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Kountry Life Memories

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Jim Dandy
How many of you remember remember Jim Dandy brand feeds? Well this has little to do with Jim Dandy. Instead, it's about Jim and Dandy.

In the early '50s my Uncle Tyrus had a pair of mules which he named Jim and Dandy. They were good mules and worked as a team as well as any mules I have ever seen or heard of. Uncle Tyrus was real fond of Jim and Dandy and, I suppose they were of him also. I can 't recall him ever raising a hand to either of them. His voice yes, but never his hand.

Once when I was maybe 6 or 7 years old, I went with Uncle Tyrus to play under a big old oak tree at the edge of a field while he mowed his five acres of alfalfa. He was using an old horse drawn (in this case mule drawn) sickle bar mower. It was a really hot day and, as most of you know, alfalfa mowing is a pretty dusty job. Thatís where the problems started.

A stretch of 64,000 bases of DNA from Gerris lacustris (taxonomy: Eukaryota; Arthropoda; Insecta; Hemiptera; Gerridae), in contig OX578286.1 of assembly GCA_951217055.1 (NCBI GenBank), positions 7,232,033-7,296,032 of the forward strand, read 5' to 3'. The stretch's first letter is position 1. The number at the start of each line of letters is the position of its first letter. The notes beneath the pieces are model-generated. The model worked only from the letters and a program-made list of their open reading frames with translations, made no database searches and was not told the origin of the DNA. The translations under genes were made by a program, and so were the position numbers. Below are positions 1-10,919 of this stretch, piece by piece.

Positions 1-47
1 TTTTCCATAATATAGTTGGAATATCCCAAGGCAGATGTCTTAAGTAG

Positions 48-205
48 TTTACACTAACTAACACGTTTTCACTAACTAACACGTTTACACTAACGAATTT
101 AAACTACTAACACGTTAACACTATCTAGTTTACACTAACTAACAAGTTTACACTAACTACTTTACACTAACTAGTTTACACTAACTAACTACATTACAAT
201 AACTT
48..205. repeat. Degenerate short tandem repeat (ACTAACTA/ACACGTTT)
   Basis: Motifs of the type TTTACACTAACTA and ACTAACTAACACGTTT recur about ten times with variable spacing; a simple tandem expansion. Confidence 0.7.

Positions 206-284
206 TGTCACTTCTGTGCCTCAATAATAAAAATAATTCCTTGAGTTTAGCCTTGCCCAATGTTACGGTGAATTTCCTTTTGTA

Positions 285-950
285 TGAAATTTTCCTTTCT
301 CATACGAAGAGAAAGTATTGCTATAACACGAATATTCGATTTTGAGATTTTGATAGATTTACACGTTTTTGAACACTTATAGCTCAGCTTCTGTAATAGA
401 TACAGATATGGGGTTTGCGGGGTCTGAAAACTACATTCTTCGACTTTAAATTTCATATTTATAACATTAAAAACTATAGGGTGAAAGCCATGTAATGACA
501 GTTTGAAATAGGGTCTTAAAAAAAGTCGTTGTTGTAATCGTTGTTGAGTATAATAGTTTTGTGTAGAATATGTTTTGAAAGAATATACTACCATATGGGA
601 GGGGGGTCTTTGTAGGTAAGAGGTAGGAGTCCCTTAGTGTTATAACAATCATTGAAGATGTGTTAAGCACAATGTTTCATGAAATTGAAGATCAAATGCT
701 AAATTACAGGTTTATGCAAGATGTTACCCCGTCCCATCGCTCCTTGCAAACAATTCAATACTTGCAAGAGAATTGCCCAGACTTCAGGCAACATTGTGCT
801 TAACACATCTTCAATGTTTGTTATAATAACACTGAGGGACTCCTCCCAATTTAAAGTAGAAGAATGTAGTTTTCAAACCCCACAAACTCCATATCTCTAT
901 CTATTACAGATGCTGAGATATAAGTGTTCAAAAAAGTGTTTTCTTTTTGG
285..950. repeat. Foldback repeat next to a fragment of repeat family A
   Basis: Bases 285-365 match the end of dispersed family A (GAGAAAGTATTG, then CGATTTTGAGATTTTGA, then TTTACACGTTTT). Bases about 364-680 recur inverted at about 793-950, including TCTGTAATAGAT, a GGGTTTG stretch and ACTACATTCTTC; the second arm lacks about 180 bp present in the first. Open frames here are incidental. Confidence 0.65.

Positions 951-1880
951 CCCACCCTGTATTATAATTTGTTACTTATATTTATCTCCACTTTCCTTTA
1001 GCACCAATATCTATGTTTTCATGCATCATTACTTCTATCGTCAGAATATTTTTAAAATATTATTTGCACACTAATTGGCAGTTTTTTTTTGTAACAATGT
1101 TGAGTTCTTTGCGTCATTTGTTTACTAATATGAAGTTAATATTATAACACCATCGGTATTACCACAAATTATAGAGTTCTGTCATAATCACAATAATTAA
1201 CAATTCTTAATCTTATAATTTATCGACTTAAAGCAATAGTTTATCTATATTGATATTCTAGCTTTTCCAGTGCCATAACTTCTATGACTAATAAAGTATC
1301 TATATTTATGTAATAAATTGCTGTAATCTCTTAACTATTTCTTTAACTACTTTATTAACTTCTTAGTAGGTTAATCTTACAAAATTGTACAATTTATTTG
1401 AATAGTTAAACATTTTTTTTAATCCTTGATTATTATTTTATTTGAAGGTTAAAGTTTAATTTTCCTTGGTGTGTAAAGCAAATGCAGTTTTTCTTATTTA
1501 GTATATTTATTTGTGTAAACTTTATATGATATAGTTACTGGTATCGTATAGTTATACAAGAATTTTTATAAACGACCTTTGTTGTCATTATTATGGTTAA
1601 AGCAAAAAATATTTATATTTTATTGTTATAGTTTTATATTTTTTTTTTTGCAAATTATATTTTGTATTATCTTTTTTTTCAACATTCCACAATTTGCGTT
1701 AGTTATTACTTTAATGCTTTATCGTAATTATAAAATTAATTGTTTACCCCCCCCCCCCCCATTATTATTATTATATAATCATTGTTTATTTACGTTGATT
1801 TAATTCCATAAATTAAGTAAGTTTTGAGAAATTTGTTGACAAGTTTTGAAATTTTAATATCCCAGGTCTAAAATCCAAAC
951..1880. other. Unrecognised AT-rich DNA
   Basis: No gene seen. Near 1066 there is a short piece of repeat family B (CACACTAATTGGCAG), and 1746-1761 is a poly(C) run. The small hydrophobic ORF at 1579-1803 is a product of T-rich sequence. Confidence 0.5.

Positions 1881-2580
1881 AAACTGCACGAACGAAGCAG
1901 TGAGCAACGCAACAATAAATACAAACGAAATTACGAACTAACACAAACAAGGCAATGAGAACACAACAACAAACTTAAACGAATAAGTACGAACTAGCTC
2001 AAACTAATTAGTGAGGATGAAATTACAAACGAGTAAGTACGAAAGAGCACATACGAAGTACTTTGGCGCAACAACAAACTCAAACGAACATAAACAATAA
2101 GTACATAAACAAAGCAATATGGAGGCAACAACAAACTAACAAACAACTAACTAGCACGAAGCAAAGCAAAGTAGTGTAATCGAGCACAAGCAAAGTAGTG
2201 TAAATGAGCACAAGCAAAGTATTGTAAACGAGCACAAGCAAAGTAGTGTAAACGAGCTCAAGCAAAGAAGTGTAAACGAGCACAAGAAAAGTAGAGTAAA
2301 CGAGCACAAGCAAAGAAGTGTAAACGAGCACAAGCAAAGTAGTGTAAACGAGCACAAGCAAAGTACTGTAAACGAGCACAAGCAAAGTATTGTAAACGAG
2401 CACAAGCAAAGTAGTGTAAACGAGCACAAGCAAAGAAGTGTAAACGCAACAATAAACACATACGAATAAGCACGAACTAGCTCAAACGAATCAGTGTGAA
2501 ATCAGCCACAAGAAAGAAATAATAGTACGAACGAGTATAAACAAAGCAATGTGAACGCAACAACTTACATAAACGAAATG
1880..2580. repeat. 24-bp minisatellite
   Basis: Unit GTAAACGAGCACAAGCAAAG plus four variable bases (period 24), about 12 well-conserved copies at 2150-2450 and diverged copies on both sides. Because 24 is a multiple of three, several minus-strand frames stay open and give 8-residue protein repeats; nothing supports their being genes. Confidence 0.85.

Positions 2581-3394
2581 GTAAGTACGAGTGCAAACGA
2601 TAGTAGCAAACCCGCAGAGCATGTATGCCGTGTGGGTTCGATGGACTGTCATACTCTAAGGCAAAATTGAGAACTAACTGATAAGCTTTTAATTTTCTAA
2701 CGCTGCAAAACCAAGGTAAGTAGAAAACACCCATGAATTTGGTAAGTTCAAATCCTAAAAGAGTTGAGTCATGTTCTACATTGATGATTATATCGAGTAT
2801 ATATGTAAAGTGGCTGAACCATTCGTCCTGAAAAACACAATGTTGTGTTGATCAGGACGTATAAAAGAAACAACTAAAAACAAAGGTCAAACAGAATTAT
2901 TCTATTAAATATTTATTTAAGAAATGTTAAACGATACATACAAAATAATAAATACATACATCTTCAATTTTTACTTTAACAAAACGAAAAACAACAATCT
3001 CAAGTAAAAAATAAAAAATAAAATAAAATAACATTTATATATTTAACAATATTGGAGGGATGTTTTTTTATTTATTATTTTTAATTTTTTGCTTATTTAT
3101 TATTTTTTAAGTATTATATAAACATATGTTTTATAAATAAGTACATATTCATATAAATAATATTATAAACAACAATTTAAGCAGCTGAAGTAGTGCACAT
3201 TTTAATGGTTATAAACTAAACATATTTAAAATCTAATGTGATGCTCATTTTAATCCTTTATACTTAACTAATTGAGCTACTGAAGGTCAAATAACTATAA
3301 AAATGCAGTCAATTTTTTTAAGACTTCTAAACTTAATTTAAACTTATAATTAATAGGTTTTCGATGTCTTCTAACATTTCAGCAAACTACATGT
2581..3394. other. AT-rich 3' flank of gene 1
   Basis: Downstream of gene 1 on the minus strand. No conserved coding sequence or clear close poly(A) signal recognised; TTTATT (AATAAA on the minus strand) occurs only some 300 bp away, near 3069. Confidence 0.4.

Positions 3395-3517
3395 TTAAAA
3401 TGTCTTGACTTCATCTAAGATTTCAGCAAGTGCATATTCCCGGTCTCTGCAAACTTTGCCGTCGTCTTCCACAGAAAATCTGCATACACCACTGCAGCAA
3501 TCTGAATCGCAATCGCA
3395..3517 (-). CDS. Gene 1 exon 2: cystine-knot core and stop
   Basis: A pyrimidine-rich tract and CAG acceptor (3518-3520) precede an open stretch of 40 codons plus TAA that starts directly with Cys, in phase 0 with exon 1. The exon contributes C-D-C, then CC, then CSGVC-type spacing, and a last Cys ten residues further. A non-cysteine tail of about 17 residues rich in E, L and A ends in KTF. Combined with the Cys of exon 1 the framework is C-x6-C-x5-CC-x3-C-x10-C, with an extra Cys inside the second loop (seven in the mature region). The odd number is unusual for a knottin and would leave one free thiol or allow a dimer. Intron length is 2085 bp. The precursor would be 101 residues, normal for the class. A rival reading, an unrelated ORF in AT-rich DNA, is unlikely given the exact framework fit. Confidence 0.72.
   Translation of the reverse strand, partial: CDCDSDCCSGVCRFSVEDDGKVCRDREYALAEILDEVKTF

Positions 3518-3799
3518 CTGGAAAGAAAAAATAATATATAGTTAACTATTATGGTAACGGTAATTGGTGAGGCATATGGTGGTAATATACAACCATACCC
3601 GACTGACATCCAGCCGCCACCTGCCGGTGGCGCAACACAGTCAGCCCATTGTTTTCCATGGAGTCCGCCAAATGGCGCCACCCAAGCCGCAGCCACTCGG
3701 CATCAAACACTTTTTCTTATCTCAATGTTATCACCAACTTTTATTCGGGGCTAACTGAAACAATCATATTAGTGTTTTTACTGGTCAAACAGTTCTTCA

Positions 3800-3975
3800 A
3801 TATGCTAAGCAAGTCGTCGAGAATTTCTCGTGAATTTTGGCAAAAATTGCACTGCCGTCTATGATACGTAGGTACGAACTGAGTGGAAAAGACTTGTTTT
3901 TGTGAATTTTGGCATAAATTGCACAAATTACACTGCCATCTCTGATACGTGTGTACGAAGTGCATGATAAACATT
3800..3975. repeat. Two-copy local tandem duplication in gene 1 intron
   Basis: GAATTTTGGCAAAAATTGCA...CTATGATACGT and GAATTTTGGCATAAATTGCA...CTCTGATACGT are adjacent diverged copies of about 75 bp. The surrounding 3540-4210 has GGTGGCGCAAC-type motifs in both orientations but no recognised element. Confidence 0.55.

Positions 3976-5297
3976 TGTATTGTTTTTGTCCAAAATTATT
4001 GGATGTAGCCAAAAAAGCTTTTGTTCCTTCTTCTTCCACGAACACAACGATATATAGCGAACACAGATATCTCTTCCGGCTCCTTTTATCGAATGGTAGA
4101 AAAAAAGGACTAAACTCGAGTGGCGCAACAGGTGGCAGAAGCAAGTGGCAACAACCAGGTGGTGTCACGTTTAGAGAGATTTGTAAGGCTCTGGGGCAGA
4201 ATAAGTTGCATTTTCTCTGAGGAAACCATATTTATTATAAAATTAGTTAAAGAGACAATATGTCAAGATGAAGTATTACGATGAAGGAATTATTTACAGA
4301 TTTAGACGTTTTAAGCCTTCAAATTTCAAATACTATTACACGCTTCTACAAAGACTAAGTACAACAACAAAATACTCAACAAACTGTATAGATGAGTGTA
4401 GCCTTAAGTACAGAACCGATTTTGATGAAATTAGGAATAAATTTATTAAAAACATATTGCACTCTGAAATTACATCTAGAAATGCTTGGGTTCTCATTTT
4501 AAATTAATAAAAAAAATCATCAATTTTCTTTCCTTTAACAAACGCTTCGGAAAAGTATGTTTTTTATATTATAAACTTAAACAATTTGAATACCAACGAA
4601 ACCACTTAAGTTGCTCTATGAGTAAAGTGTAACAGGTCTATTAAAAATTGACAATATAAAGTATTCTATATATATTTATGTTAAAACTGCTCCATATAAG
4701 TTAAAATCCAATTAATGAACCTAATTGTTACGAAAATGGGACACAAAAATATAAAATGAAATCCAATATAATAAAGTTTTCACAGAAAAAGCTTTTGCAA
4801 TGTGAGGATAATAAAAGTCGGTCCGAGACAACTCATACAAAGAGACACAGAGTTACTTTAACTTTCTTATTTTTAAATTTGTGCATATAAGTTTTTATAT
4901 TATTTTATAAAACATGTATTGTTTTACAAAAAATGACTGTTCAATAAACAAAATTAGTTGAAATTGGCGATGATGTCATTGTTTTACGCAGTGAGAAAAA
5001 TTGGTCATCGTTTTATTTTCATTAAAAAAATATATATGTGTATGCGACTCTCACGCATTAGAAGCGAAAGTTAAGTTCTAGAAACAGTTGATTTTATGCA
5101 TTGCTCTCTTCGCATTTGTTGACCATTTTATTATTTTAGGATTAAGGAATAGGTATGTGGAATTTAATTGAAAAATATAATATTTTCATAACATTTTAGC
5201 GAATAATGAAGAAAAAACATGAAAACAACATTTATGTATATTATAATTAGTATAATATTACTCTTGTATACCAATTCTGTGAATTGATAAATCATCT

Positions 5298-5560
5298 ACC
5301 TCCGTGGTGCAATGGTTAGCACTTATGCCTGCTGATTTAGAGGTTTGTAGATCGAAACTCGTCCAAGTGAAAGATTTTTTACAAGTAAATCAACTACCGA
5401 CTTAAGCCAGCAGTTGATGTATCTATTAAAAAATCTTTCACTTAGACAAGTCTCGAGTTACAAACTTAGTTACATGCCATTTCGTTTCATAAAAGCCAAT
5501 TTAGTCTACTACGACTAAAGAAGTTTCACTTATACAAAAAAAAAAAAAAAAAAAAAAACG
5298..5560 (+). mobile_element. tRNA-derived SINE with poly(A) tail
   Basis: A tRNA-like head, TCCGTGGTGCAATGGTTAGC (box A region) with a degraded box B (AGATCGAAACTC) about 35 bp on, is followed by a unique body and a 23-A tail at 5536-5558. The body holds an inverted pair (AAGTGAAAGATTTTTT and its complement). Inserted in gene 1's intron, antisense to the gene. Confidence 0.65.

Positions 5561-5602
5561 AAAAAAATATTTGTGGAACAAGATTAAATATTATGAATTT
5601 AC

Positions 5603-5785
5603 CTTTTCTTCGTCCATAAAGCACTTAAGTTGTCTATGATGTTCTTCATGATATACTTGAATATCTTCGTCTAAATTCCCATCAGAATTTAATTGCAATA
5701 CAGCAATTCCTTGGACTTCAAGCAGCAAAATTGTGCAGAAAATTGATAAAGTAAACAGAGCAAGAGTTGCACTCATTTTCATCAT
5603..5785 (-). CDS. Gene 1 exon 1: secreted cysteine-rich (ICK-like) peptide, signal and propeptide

Uncle Tyrus always took a gallon jug of ice water with him to the field. The old oak tree where I liked to play was a good place to stash the water jug. After about four times around the field Uncle Tyrus was covered with alfalfa dust and thirsty so he stopped near the tree to get a cold drink. A couple of mistakes here. (1) He didn't raise and secure the mower arm and (2) He stopped Jim and Dandy right on top of a huge wasp nest.

When I heard the commotion, I looked over there and saw the mules headed across the field at a run. They had their noses in the air and were braying and kicking up their heels and the alfalfa dust was really flying. Uncle Tyrus was in hot pursuit. The cussin' would have made any sailor proud. I learned several new words that day and I'm sure the neighbors down the road did also.

Finally, after the mules had mowed a couple of high-speed rounds by themselves, Uncle Tyrus got them stopped. I was a little afraid to get close to him, considering that I knew he would never hit Jim or Dandy and that he wanted to hit something real bad, but I walked over to where he was standing covered with dust and took the water jug.

His only comment to this day was 'Fastest I have ever got that field mowed.'

Fortunately, the mower was not damaged, Uncle Tyrus was not hurt and the mules, other than a couple of wasp stings, were okey. There were some interesting patterns mowed in the alfalfa though.

Submitted By: Jim W. (Whizz) from Va on 2000-07-20

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